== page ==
You’ve likely wrapped up your 2017 taxes by now, and are looking ahead into 2018. The new Tax Cuts and Jobs Act brings numerous changes to the already enormous tax code. More than ever you need a plan. For example, here are just 5 of the things you need to know before the 2018 tax season:
1: The New Tax Law Limits Business Interest Deductions for Some
In the past, businesses have been able to write off an unlimited amount of interest they use to finance their assets. You may have heard that the new law limits deductions for business interest. That’s true—but those limits aren’t likely to affect most of you. For starters, the limits don’t apply unless your business averages $25 million or more in gross receipts. Even if you don’t make that much, you can still deduct interest up to whatever amount of interest you earn, plus 30% of your adjusted taxable income, plus any floor-plan interest you pay to finance your stock. You can also carry forward any disallowed interest deduction as long as you need to.
2: Domestic Production Activities Are No Longer Deductible
The American Jobs Creation Act of 2004 created the Domestic Production Activities Deduction (DPAD) to promote jobs in domestic manufacturing. The resulting Section 199 rules let businesses with “qualified production activities” deduct up to 9% of their net income from those activities. The rules are complicated, but the deductions had been substantial. Unfortunately, the new tax law repeals that deduction going forward. Plan accordingly.
3: Changes to Fines and Penalties Under the New Law
The new law also makes some changes to how businesses can treat fines and penalties. First, it denies deductions for any settlement, payout, or attorney fees related to sexual harassment or sexual abuse if the settlement includes a nondisclosure agreement. The new tax code also relaxes the general rule that fines or penalties are nondeductible by carving out an exception for amounts, identified as such in a court order or settlement agreement, as restitution, remediation, or required to come into compliance with any law.
4: 3 Changes to Net Operating Loss Rules
Under the previous tax law, if you had a net operating loss (NOL), you could carry it back for up to two years and get a refund, depending on the size of that loss, of up to 100% of the taxes you paid in those previous years. If the net operating loss was more than you made in those previous two years, you could carry it forward up to 20 years. Alternatively, you could elect to forego the carryback and just carry the losses forward.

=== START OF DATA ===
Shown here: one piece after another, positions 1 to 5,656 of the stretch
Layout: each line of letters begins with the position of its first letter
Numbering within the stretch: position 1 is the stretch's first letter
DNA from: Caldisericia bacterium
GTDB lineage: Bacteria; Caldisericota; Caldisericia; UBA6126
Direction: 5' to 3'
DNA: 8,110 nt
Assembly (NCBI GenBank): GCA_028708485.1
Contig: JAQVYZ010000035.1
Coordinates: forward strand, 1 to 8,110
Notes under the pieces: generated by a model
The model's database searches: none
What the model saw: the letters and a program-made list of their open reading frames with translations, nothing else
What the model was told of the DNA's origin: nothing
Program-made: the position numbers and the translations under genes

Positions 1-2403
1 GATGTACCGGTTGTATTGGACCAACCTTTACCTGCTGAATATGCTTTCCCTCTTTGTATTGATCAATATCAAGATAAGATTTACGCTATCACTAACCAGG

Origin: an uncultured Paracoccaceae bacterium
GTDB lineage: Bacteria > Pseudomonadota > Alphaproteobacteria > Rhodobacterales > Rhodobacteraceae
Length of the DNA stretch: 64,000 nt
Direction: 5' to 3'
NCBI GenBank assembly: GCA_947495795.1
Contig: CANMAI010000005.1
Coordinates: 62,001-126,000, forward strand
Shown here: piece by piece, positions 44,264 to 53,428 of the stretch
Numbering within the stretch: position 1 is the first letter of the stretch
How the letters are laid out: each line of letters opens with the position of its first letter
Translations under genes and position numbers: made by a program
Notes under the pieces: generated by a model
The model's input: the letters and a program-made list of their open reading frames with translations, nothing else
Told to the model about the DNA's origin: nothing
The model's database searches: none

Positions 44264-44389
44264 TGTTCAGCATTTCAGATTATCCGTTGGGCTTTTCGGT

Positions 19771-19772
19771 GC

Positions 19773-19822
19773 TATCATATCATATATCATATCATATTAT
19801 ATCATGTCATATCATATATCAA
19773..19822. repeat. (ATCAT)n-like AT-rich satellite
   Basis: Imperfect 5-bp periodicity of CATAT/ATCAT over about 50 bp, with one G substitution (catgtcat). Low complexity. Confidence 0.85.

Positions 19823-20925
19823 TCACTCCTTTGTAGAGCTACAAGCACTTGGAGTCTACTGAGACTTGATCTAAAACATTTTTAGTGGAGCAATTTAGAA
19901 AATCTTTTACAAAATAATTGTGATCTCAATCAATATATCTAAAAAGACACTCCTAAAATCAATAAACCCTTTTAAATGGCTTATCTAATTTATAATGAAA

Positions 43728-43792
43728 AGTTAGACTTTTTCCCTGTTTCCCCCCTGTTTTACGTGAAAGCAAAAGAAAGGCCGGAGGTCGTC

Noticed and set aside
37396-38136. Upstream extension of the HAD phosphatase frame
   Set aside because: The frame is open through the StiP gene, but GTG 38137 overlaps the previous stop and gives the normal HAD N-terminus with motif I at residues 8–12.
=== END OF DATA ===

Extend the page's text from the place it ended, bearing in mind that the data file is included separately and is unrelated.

The new law makes three changes to the NOL rules: 1. It eliminates the two-year carryback period, except for farming businesses and property/casualty insurance companies. 2. It lets you carry your unused NOLs forward indefinitely, rather than just 20 years. 3. Finally, it limits your NOL deduction for future years to 80% of that year’s taxable income. Nobody likes to lose money, but NOLs can be the tax-planning equivalent of gold. If you have NOLs, Financial Gravity can help you make magic with them now.
5: Business Entertaining Won’t Be So Entertaining Anymore…
Under the old rules, you could deduct 50% of the cost of any entertainment expenses that took place directly before or after a substantial, bona fide discussion directly related to the active conduct of your business. Deductions included the face value of tickets to sporting and theatrical events, food and beverages, parking, taxes, and tips. The new law repeals that deduction, regardless of what business entity you operate. The new law also tightens rules for deducting business meals. Previously, you could deduct 100% of the cost of providing food and beverages to your employees through an eating facility that qualified as “de minimis” fringe benefits. The new rule cuts that deduction to just 50%.
The New Tax Law Book Tells You Like It Is
For business owners who want to better understand the new tax code and how to reduce their tax obligations, we highly recommend The New Tax Law book—available for free from Financial Gravity. Order the book and request a free tax assessment from one of Financial Gravity’s team members: Let’s Talk!